In 1962 Michael Harrington sparked a war on poverty. He
published The Other America, an excursion into the life of
the dispossessed that destroyed the popular notion that 'the
affluent society' encompassed the whole of America, and provided
the inspiration for many of Lyndon Johnson's 'Great Society'
Harold Meyerson, one of Harrington's 'converts,' takes a step back in the Atlantic Monthly to look at his life and legacy, reviewing Maurice Isserman's new biography of Harrington: The Other American. Biographer Isserman and Meyerson, who once called Harrington 'the last white boy in America who could give a speech,' portray Harrington as a social visionary who remained true to his own gospel.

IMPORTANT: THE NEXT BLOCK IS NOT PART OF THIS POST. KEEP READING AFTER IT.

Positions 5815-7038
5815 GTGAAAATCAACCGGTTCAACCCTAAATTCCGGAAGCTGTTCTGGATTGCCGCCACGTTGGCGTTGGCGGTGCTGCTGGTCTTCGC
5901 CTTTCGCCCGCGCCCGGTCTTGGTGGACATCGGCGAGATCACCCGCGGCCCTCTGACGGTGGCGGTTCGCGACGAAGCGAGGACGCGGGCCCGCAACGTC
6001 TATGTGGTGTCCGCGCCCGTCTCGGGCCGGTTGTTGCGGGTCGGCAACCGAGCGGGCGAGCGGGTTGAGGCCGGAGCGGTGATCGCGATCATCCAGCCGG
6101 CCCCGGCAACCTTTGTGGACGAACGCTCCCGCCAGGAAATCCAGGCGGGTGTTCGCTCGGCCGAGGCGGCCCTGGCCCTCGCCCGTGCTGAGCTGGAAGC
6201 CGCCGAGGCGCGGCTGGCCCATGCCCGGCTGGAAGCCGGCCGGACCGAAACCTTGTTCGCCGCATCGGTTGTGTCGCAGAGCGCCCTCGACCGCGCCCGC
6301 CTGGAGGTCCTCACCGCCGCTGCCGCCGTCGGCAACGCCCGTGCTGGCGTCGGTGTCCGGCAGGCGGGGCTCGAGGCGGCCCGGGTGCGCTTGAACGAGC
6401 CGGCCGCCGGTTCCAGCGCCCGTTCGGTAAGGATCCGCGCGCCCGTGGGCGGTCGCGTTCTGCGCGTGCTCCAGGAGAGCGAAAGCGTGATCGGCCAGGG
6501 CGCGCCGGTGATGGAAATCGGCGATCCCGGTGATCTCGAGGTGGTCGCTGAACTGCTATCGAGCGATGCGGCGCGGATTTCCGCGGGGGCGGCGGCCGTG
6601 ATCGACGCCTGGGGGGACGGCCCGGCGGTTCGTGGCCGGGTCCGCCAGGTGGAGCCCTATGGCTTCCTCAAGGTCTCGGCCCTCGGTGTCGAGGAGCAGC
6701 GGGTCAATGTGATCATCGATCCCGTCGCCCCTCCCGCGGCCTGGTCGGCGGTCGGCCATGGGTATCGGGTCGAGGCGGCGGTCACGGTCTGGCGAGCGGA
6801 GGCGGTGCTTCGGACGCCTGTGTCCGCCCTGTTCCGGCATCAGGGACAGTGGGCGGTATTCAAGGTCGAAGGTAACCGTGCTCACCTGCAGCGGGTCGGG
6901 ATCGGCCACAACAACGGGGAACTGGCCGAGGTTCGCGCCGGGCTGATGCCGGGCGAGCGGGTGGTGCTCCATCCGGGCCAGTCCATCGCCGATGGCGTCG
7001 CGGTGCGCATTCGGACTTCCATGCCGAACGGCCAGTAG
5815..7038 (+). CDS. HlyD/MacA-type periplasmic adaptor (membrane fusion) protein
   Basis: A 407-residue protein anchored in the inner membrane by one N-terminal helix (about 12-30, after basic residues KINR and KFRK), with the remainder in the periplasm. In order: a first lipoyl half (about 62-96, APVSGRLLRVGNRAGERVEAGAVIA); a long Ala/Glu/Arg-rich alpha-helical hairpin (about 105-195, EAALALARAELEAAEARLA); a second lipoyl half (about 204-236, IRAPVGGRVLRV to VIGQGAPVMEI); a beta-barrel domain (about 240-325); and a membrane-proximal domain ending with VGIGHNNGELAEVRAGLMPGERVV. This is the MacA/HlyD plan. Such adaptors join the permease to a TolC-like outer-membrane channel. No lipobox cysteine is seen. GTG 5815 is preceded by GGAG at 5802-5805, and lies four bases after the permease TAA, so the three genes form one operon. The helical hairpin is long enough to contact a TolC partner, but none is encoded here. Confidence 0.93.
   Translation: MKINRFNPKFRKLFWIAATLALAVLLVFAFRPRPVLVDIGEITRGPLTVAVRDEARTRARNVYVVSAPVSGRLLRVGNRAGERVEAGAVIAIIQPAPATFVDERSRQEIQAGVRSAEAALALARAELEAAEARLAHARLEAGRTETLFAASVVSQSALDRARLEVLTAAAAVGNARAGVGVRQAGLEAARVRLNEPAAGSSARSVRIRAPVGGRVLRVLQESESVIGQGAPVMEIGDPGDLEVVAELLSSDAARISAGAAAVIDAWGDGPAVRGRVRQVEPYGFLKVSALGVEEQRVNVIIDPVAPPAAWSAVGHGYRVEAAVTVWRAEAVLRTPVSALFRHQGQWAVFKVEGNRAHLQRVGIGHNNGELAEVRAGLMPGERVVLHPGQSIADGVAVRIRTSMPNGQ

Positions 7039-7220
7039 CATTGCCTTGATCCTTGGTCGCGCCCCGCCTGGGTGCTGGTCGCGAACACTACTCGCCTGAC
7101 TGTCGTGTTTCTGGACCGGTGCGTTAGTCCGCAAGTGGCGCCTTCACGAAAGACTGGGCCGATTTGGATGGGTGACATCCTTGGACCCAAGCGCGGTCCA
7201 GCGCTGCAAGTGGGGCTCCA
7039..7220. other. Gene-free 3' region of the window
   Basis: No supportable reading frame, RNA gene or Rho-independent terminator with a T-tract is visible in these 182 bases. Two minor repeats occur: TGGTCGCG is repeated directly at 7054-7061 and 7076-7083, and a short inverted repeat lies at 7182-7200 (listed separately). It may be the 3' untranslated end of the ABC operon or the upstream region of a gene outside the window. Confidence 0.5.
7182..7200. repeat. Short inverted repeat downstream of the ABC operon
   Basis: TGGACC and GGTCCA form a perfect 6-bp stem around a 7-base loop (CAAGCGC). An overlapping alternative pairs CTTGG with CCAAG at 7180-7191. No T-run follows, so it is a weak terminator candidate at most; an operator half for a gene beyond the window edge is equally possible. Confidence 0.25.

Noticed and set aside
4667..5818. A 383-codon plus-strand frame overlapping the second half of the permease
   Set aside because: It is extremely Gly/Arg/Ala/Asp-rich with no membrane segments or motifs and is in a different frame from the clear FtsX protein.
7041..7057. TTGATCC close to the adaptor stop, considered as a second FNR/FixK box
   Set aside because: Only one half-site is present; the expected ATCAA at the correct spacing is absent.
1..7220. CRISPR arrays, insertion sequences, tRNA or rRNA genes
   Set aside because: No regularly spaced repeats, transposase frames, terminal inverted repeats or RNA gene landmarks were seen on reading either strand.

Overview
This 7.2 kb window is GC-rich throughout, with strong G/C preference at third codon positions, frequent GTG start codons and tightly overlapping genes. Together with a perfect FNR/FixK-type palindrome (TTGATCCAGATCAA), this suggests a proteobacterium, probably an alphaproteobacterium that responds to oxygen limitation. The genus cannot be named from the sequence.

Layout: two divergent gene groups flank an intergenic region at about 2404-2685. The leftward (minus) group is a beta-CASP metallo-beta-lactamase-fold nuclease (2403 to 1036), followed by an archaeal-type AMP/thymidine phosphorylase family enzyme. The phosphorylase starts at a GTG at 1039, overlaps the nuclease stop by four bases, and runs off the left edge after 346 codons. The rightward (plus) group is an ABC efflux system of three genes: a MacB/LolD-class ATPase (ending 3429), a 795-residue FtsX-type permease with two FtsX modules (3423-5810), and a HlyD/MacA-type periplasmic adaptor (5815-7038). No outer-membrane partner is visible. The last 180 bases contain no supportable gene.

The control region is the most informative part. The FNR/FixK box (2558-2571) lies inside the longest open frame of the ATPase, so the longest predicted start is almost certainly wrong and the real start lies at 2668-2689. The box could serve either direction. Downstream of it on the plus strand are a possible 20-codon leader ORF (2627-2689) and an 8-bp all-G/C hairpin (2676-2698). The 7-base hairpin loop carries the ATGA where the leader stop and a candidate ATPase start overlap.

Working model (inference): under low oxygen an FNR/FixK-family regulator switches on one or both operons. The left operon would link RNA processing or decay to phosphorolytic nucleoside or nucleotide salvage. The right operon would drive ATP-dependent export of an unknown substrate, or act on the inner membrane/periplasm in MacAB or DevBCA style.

Harrington, arguably the most charismatic figure on the American left in the past half-century, extolled a timeless message both passionate and practical that may apply to the current struggles to preserve democracy in the age of globalization. -- Amanda LukerGo there>>